American business still is not showing any visible evidence of the sharp pickup in capital spending that the Carter administration is counting on to spur the economy this year and next, a new survey showed yesterday.
The Commerce Department's latest sampling indicates outlays for new plant and equipment are likely to rise only 5.5 per cent this year, after adjustment for inflation - a modest gain.
Although the figure marked a stepup from the 4.5 per cent "real" gain estimated in a January survey, it still was far below the 8 to 10 per cent rise the Carter administration says is needed to keep the recovery robust.
The report also revised to 7 per cent the "real" increase in capital spending outlays for 1977. In January's sampling, that figure was estimated at 8 per cent, but the fourth quarter's spending fell below expectations.
The lackluster showing was regarded as disappointing. Juanita M. Kreps, the Secretary of Commerce, said the slowdown from 1977 levels "confirms the vital need to resolve the uncertainty surrounding energy policy."
White House officials appeared less anxious about the figures. Analysts cited a recent survey by the McGraw Hill Publishing Company showing a somewhat more robust rise. Both surveys are known to have some flaws.
Capital spending is important because policy makers have been counting on an investment surge to fuel the recovery when consumer outlays begin to lag. Capital investment has been weak in the past several years.
Economists have been attributing the poor performance to lack of confidence by business in the economic outlook - particularly with respect to inflation. The slump in the stock market is regarded as a companion indicator.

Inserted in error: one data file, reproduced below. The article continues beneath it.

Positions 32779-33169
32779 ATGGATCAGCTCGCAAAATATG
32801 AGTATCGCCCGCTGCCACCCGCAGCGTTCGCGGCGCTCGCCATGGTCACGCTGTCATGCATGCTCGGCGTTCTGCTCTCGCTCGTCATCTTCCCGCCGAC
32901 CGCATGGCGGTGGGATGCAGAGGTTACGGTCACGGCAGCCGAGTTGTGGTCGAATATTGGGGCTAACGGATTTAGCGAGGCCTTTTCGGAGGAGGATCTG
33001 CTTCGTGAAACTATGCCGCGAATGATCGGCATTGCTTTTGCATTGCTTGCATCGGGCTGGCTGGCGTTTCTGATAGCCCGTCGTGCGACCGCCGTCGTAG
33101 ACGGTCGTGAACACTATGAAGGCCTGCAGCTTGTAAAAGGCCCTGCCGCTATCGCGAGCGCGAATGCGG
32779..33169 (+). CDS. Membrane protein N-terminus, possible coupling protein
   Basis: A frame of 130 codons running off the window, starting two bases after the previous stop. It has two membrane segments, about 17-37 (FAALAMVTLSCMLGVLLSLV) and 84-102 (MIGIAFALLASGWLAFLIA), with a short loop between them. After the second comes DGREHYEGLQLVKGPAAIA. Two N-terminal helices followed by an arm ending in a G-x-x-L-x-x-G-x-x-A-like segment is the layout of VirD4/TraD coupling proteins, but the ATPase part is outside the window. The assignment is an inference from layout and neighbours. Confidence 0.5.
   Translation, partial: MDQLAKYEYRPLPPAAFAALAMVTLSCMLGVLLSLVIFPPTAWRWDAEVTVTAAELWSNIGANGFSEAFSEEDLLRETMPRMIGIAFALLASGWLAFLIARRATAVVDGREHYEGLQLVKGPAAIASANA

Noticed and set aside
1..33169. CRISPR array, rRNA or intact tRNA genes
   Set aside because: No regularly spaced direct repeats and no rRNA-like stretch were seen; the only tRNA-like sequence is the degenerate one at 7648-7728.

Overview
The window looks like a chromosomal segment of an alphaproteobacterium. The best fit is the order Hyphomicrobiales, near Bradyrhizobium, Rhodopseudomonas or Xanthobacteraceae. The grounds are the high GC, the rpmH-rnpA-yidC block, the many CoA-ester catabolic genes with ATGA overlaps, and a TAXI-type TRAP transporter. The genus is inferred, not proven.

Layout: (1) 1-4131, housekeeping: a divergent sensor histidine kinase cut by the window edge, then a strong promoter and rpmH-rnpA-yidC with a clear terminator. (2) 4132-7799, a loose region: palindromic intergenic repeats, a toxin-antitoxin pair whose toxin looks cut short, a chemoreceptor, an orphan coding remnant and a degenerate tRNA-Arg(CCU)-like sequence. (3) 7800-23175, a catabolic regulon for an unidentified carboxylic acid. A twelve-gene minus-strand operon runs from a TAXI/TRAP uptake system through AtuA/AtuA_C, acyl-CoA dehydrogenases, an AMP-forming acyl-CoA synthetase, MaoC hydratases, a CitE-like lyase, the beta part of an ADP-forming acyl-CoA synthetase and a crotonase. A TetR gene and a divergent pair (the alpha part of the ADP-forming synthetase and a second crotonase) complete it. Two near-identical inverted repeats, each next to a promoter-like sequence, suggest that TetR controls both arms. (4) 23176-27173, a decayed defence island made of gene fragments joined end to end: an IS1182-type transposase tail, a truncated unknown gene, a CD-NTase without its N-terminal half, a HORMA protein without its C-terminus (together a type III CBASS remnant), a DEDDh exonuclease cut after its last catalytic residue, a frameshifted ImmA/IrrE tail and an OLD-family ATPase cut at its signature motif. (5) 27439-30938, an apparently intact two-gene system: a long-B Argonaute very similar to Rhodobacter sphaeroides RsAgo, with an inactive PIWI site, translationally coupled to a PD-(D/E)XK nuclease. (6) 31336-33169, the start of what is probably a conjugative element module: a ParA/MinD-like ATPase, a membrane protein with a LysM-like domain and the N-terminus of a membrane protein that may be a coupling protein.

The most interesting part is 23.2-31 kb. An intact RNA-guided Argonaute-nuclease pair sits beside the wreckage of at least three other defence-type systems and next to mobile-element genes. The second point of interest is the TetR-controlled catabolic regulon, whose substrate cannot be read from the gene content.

The 5.5 per cent rise in outlays was computed after adjustment to account for inflation. Before any adjustment, the rise was 10.9 per cent, compared to 10.1 per cent in the January survey and 12.7 per cent in 1977.
Yesterday's survey showed businesses plan to increase their outlays by 5.9 per cent in the first quarter of this year, slowing to 2 per cent in the April-June quarter and 3.8 per cent in the second half.
The survey pegged actual spending on new plant and equipment in the final three months of 1977 at $138.1 billion, compounded to an annual rate - a decline of 1.6 per cent from the previous quarter's pace.
If yesterday's survey proves to be accurate, it would push capital spending for 1978 up to $150.68 billion, up from $135.8 billion in 1977. Of this total, manufacturing industries are planning a 12 per cent rise.